Jewelweed (Impatiens Capensis)

This is a no-brainer for herbalists looking to treat the burning and blistering rash caused by poison ivy. Its antifungal properties also work wonders on athlete’s foot.

Bee Balm (Monarda Didyma)

I tasted some of this straight from Caroline’s garden, and it’s dang delicious. The bright red blooms are spicy and can be used as an antiseptic, carminative, diaphoretic, diuretic and a stimulant. It is often used in medicinal infusions to treat colds, migraines, sore throats and fevers, as well as gastric problems like nausea.


We’re only scratching the surface of what medicinal gardens have to offer. Caroline uses rosemary for hair care and massage therapy creams, arnica to make bruises fade faster, and plantain to treat painful insect stings and bites.

Her homemade face cream contains honey, roses, and peonies; it smells and feels like a day at the spa, only better. Her “Bobo Cream” is made with nine plants total and treats everything ranging from rashes, cold sores, and psoriasis, to eczema, scars and minor burns.

To the naysayers, Caroline says she truly believes that our bodies prefer to heal naturally rather than be bombarded with doses of antibiotics. There is medicine all around us.

It Ain’t Easy

Of course, there are challenges to growing a medicinal garden. Research is of the utmost importance; knowing what qualities various plants have and how to combine them for the desired result takes so much time and effort. It’s both a science and a balancing act.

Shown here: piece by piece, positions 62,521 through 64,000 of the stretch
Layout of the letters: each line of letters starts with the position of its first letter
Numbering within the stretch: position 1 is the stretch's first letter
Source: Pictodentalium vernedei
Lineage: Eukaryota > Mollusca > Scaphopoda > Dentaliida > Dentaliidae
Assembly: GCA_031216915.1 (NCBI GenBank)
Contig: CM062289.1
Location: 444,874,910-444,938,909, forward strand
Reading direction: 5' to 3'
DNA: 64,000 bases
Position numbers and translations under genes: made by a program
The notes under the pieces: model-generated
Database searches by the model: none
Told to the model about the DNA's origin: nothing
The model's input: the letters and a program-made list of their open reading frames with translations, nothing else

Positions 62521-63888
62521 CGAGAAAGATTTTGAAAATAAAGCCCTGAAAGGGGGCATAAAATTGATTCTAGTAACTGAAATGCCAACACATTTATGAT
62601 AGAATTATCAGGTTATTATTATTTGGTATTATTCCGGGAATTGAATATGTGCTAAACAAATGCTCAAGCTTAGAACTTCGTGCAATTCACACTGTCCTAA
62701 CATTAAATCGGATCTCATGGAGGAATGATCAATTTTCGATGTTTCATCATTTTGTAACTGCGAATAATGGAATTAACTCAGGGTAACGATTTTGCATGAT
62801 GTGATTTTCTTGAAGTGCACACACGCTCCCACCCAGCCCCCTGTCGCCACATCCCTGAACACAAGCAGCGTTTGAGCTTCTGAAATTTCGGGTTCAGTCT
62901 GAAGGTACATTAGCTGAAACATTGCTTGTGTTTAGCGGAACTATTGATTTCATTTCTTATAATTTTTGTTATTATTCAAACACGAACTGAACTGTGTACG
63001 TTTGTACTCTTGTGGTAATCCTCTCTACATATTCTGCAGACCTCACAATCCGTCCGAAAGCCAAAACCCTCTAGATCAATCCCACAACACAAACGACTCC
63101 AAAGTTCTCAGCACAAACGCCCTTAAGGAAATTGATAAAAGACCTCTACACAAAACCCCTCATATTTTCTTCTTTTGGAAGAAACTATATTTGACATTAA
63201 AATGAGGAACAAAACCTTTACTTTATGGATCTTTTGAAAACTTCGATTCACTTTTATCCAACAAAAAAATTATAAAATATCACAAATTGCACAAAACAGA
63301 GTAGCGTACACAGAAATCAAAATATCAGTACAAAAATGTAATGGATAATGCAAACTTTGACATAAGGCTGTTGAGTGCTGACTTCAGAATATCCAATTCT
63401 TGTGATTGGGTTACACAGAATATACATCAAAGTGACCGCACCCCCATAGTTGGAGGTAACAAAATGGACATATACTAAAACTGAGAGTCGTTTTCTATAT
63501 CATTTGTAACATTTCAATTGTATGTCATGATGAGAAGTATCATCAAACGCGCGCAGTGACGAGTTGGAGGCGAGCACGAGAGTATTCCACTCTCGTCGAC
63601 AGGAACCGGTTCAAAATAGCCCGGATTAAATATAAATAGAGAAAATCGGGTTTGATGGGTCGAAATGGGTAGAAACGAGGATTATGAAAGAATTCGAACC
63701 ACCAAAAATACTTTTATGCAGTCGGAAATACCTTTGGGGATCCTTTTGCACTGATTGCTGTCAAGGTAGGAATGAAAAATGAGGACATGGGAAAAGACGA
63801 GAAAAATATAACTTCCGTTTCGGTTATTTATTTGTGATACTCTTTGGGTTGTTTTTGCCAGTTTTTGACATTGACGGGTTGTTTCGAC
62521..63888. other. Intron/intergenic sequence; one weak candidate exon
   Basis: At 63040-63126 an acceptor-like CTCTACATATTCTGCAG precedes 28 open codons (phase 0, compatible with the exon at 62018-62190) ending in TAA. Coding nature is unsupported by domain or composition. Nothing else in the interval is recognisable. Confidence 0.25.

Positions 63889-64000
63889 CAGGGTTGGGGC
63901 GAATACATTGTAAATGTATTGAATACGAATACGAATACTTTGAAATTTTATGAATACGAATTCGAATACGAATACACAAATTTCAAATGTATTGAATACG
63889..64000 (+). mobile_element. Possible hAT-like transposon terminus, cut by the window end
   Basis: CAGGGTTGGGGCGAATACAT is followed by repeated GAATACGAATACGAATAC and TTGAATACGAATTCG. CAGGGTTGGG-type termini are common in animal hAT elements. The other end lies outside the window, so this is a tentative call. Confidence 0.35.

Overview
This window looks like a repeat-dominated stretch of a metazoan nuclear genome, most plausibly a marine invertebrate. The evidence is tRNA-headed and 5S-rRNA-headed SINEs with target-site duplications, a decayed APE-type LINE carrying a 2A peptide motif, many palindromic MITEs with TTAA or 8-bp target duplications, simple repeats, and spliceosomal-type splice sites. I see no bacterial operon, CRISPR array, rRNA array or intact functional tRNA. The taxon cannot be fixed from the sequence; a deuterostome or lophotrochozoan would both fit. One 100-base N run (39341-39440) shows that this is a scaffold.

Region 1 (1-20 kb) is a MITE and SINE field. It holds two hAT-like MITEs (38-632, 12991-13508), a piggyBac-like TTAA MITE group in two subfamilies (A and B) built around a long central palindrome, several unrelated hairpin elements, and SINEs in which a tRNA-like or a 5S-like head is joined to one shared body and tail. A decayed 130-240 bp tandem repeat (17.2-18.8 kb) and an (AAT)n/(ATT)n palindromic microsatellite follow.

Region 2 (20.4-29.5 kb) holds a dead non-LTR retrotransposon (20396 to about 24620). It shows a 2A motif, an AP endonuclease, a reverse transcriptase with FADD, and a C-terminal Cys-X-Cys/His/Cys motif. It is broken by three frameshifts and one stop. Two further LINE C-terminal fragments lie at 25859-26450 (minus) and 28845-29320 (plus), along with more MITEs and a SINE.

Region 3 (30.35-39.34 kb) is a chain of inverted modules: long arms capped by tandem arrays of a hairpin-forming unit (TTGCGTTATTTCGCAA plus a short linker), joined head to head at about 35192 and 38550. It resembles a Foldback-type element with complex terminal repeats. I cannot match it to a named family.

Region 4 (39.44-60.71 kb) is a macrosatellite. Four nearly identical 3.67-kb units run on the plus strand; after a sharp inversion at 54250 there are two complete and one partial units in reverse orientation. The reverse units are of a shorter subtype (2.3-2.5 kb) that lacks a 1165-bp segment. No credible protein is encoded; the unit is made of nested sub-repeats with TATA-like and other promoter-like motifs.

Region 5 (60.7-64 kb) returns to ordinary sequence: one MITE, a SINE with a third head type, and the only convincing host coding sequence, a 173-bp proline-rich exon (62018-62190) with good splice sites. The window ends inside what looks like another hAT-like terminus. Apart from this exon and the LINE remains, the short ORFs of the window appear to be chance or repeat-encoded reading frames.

Herbalists must also work with the seasons. When the weather cooperates, gardens show their appreciation. When growing conditions turn sour, it will be another year in some climates before you can try again. Patience is a virtue, and Caroline says learning to “go with the flow” is absolutely necessary for her line of work.

“Allow yourself to fail,” Caroline says. “Don’t be so hard on yourself for things that don’t work out.”

Herbalist or not, that’s pretty sound advice.

Caroline firmly believes that the more love and thought you give to your gardens, the more they will do for you. She talks to her plants and listens to what they have to say. At the end of the day, she leaves feeling inspired and ready for the next potion.

All-natural and handcrafted with love.

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  • Janet says:

    Can you tell me where I can get some of these ?? I live in Montreal Canada ..Thank you

    • Serena Sayers says:

      Hello Janet,

      This garden is only an hour north of you in the Laurentians. If you’re interested in her products, you can email her at carolinerivard@hotmail.com. Having tried her products myself, I can say they are outstanding! Enjoy!


Catherine Sherriffs

Editor at Garden Culture Magazine

Catherine is a Canadian award-winning journalist who worked as a reporter and news anchor in Montreal’s radio and television scene for 10 years. A graduate of Concordia University, she left the hustle and bustle of the business after starting a family. Now, she’s the editor and a writer for Garden Culture Magazine while also enjoying being a mom to her three young kids. Her interests include great food, gardening, fitness, animals, and anything outdoors.